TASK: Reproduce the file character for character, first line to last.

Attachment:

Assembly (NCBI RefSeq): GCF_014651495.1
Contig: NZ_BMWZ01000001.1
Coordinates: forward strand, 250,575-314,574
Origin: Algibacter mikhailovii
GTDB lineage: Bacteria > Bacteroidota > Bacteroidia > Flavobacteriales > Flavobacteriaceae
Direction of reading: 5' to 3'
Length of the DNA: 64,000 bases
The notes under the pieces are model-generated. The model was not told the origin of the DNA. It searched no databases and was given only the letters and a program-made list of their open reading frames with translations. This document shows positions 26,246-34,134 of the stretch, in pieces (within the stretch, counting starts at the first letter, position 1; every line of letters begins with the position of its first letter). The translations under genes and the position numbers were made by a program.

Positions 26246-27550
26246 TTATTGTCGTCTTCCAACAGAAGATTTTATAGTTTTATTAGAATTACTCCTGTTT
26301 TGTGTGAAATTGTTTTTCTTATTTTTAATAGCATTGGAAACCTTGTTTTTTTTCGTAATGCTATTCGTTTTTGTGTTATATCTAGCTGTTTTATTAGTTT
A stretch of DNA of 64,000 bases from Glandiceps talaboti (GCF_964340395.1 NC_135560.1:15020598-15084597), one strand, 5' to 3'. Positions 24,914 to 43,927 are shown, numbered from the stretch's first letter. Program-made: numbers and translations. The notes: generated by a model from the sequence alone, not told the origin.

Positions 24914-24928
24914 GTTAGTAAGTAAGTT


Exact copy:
Assembly (NCBI RefSeq): GCF_014651495.1
Contig: NZ_BMWZ01000001.1
Coordinates: forward strand, 250,575-314,574
Origin: Algibacter mikhailovii
GTDB lineage: Bacteria > Bacteroidota > Bacteroidia > Flavobacteriales > Flavobacteriaceae
Direction of reading: 5' to 3'
Length of the DNA: 64,000 bases
The notes under the pieces are model-generated. The model was not told the origin of the DNA. It searched no databases and was given only the letters and a program-made list of their open reading frames with translations. This document shows positions 26,246-34,134 of the stretch, in pieces (within the stretch, counting starts at the first letter, position 1; every line of letters begins with the position of its first letter). The translations under genes and the position numbers were made by a program.

Positions 26246-27550
26246 TTATTGTCGTCTTCCAACAGAAGATTTTATAGTTTTATTAGAATTACTCCTGTTT
26301 TGTGTGAAATTGTTTTTCTTATTTTTAATAGCATTGGAAACCTTGTTTTTTTTCGTAATGCTATTCGTTTTTGTGTTATATCTAGCTGTTTTATTAGTTT
A stretch of DNA of 64,000 bases from Glandiceps talaboti (GCF_964340395.1 NC_135560.1:15020598-15084597), one strand, 5' to 3'. Positions 24,914 to 43,927 are shown, numbered from the stretch's first letter. Program-made: numbers and translations. The notes: generated by a model from the sequence alone, not told the origin.

Positions 24914-24928
24914 GTTAGTAAGTAAGTT